DelawareSecretaryOfState.com - Info
The town of New Castle, a port on the Delaware River, became the colonial capital of the "Three Lower Counties" (Delaware) in 1704. Under Pennsylvania's Deputy Governor John Evans, the assemblies of the colonies of Pennsylvania and Delaware separated though legislation enacted in both assemblies still required the Pennsylvania governor's signature. In November of 1704, four representatives from each county - New Castle, Kent, and Sussex met in the town and passed the colony's first two laws. One confirmed all laws previously enacted by the joint assembly of the colonies of Pennsylvania and Delaware. The second law changed the number of representatives from each county from four to six.
William Rodeney (as he spelled his name) of Kent County, grandfather of Caesar Rodney, served as the first-known speaker of the assembly. His grandson, Caesar, presided over the last colonial assembly in Delaware. The "Three Lower Counties" remained a part of Pennsylvania until 1776 when economic, cultural, and political differences fostered a permanent separation. The capital was moved from New Castle to Dover in 1777.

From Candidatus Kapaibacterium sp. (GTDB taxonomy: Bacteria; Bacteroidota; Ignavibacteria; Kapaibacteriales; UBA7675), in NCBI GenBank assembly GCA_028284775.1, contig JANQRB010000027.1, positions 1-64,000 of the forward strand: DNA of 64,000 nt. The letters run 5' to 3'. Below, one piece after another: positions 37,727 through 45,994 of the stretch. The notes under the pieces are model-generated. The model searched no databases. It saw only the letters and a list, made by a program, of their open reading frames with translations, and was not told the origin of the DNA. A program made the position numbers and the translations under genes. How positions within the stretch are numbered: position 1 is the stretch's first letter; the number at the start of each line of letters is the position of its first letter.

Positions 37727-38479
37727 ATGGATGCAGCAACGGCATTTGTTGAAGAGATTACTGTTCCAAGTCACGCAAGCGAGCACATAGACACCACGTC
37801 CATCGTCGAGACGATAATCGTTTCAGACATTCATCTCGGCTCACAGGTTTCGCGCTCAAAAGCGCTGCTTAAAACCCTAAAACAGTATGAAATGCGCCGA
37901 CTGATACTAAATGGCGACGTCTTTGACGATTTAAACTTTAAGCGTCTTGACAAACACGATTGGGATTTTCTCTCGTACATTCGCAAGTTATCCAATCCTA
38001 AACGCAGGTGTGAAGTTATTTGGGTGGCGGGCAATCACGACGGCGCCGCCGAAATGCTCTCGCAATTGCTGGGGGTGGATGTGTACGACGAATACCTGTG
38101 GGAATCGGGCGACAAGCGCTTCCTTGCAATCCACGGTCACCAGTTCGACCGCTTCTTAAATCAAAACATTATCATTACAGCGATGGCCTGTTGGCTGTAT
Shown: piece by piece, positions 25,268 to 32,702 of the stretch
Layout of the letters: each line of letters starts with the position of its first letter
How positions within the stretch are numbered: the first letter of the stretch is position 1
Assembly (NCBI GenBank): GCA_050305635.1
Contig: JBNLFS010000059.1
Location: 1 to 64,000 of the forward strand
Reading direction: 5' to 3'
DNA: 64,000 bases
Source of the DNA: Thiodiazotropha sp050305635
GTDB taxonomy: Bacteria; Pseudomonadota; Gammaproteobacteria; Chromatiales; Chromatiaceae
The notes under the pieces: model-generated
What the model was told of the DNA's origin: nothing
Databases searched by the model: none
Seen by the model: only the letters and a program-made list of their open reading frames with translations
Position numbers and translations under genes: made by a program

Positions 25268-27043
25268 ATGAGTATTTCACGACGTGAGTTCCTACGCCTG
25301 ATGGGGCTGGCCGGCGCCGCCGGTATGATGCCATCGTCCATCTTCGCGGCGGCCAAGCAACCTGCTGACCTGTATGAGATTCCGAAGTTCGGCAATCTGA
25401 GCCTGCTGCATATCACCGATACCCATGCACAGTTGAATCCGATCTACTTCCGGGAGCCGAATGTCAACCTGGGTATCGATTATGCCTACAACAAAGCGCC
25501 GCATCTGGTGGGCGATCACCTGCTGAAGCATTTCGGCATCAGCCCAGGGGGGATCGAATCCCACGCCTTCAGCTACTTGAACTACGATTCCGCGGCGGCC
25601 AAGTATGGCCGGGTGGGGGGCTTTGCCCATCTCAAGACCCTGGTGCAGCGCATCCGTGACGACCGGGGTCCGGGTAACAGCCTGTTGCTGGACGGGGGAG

Delaware became a state in 1776, just two months after the signing of the Declaration of Independence. The capital was moved from New Castle to Dover in 1777. Delaware's first constitution was adopted in 1792. The current constitution was adopted in 1897. It has been modernized with many new amendments since that time. Today, Delaware has a cabinet form of government.
The General Assembly, Delaware's lawmaking body, is comprised of a State House of Representatives, whose 41 members are elected for two-year terms, and a State Senate, whose 21 members are elected for four-year terms. Half of the Senate seats are contested in each general election.
The State Supreme Court consists of a chief justice and four associate justices. All members are appointed by the governor, with confirmation by the Senate, for a term of 12 years.